I always marvel at people who can have their fingers in ten or more pies and never break a sweat. They make volunteering appear effortless, and they should be applauded for giving so much of their time and expertise. I am not one of them. Does this bother me? Since I’m the type of person where saying no is difficult, yes, it can, but I am learning where to draw the line, and just say NO.
There are always volunteers needed, in particular, with writers. If not enough help is found events such as workshops, conferences, contests, RWA and it’s chapters, critique groups, book reviews, various Yahoo loops would not run smoothly or at all. So when do you finally say no, and how can you do it without feeling guilty for believing you let others down?
Part of being a writer is being able to write. The more time you give to others, the less you have to dedicate to your own work. Once your published, you’ll have even more to add to your plate. Things such as promotion, networking, revisions, and galleys will need your time and attention. They WILL need to be done.
Do you sometimes feel rushed or stressed out about not having enough time to get everything done? You not only have demands of your family, day job, and other outside obligations to meet, but the jobs you volunteered to fulfill that revolve around your writing. Do you wonder where the time goes? Hours can pass, and you’re still checking emails? Or you’re playing catch-up with critiques, or cutting it close to finish judging those entries for the three contests you agreed to judge?
Keep track of what you’re doing with your time. Keep a log or a journal, where you record what you do on a particular day, and how much time you spend on such things as email, critiques, moderating workshops or Yahoo loops, fulfilling your responsibilities as a board member of your chapter, presenting workshops, coordinating or judging contests, and contacting speakers for workshops or conferences. Do this for a week, then look back and see how much time you spent not writing.
If it was email that hogged your time, unsubscribe from those groups where you’re just lurking and not participating. If its critiques, tell your partner or group, instead of doing ten a week, you’ll do three, or how ever many you feel you can handle. Same with contests. Critiques and contest entries take time and effort. The feedback you provide is important, and if you can’t give either the time they deserve, than cut back. Your critique partners or those contest entrants shouldn’t be short-changed just because you felt rushed to get them off your to-do list.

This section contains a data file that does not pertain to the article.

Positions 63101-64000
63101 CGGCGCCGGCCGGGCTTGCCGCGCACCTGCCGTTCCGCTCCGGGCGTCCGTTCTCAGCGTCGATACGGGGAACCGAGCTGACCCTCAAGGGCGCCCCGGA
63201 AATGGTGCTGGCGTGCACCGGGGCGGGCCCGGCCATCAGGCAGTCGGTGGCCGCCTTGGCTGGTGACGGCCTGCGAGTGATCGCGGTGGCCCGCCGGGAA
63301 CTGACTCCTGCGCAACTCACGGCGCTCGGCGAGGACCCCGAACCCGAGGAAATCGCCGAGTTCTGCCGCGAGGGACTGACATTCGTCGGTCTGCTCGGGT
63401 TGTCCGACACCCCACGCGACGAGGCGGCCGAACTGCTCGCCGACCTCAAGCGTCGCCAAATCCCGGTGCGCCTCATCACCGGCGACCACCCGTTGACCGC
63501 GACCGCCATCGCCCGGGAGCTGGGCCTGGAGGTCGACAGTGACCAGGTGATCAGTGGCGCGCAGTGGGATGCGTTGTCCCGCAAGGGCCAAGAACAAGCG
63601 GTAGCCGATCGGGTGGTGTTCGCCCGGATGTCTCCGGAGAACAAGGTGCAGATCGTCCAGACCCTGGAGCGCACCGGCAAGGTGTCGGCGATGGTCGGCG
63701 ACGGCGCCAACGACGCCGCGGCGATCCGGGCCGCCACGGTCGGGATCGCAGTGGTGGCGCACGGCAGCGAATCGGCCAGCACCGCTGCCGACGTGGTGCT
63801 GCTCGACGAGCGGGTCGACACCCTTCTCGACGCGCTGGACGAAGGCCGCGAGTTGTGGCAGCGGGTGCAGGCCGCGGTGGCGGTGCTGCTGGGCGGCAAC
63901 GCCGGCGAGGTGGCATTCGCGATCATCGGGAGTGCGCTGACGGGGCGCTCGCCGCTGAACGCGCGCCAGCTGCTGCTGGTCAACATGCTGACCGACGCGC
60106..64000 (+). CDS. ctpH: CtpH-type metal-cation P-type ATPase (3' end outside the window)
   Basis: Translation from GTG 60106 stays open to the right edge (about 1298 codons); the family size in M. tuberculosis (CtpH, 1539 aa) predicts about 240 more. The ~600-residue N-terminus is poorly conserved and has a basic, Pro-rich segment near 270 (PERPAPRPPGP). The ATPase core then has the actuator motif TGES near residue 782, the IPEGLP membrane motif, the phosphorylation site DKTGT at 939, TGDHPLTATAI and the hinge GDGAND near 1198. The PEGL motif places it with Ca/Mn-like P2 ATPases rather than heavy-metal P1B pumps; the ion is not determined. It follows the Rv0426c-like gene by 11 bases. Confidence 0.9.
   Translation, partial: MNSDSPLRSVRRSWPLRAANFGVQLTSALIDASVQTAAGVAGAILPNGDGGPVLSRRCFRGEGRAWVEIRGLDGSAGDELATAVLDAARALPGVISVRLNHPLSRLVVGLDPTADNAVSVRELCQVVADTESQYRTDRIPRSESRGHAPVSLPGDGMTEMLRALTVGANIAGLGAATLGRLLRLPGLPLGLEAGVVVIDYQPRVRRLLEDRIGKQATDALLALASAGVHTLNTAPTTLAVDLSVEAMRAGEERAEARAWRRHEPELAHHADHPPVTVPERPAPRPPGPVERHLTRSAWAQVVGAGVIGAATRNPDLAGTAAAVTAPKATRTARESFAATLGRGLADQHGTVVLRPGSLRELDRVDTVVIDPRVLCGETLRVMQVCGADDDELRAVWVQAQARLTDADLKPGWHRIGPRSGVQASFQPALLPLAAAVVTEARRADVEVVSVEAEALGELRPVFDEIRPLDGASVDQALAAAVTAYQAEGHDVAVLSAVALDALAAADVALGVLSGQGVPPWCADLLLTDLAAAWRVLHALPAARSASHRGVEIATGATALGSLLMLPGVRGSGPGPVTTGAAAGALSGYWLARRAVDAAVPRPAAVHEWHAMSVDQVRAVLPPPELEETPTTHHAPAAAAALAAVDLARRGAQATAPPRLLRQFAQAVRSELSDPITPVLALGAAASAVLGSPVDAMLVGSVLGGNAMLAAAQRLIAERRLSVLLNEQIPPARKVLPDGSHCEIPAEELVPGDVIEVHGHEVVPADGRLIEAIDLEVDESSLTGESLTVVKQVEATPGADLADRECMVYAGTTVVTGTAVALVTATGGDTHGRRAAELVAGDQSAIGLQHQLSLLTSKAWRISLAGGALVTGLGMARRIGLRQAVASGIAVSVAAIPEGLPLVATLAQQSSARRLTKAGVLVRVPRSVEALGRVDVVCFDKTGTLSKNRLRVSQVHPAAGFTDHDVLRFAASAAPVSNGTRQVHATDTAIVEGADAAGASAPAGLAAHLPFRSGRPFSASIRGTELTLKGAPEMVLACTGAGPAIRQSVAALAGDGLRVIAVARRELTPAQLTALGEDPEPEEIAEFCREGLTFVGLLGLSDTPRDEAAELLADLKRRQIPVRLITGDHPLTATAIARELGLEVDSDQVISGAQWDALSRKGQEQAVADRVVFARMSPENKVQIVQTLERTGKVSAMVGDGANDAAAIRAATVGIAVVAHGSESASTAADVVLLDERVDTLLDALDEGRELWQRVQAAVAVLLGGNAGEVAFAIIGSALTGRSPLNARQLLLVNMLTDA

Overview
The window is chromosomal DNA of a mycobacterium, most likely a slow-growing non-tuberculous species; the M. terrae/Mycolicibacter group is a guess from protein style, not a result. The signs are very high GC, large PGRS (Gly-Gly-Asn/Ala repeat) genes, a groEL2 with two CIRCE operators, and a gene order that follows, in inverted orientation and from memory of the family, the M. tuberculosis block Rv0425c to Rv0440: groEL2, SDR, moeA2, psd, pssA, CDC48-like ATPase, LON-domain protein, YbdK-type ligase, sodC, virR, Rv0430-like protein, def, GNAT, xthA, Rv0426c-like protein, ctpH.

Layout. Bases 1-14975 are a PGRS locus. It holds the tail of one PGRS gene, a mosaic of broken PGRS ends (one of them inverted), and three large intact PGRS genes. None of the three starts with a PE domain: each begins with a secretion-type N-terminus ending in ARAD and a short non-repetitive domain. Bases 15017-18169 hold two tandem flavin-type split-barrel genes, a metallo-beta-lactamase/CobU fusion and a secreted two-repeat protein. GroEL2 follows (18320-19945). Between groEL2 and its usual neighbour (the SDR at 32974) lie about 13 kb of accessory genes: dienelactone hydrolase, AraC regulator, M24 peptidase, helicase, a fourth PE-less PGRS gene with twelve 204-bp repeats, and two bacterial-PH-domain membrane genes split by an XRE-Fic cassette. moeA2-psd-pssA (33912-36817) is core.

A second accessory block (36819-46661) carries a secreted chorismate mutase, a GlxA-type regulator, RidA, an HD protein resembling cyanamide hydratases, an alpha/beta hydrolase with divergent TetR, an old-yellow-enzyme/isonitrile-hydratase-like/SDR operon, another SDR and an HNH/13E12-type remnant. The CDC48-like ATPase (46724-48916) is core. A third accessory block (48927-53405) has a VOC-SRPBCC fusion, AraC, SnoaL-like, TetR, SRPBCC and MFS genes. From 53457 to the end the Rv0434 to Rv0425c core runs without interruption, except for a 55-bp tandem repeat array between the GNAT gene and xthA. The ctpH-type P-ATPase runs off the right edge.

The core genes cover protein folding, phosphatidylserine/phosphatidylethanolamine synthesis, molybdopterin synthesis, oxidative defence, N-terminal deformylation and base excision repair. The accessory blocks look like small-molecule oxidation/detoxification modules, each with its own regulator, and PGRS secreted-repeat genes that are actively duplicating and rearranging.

Am I sounding harsh? Maybe. But honestly, if our goal is to help other writers, are we really meeting it by hurrying to do all that needs done? Instead, are we doing them more harm than good? Think about this when you feel the urge to volunteer. Can you REALLY dedicate the time that’s needed?
Force yourself to be more selective when the opportunity to volunteer arises. There are always benefits to offering your time. You can make new friends, find new critique partners, network with editors and agents, promote yourself and your books if you’re published, and if you’re pre-published, you can still get your name out there.
If you’re asked to help out with something, and you honestly don’t feel you can take the time, then just say so. You don’t have to explain why, or apologize, a simple, “I’d love to, but I’m not able to right now” will do just fine. Let the coordinator or organizer know to keep you in mind, and contact you when the next opportunity comes around. You might be able to help out then.
It’s difficult at first, to say no, when you’re so used to saying yes to everyone around you. Once you become more selective and yes, selfish with your time, it becomes easier. It feels wonderful and rewarding to help other writers learn and grow, but when you find your own work suffering as a result, it’s time to make a change. Your time is precious, so treat it like the gem it is.
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